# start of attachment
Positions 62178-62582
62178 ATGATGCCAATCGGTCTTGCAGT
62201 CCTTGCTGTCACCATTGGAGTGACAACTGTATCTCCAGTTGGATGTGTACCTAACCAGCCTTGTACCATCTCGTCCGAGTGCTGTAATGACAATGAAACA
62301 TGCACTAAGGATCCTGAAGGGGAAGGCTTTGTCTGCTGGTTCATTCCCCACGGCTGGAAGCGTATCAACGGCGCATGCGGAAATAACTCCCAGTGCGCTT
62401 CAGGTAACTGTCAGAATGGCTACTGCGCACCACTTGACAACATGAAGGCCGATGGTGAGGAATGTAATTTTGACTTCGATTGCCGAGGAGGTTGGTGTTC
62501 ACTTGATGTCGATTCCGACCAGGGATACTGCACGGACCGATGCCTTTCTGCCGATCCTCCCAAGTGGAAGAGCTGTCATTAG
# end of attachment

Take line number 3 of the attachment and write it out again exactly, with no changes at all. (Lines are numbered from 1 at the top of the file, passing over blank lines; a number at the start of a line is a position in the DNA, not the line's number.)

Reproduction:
62201 CCTTGCTGTCACCATTGGAGTGACAACTGTATCTCCAGTTGGATGTGTACCTAACCAGCCTTGTACCATCTCGTCCGAGTGCTGTAATGACAATGAAACA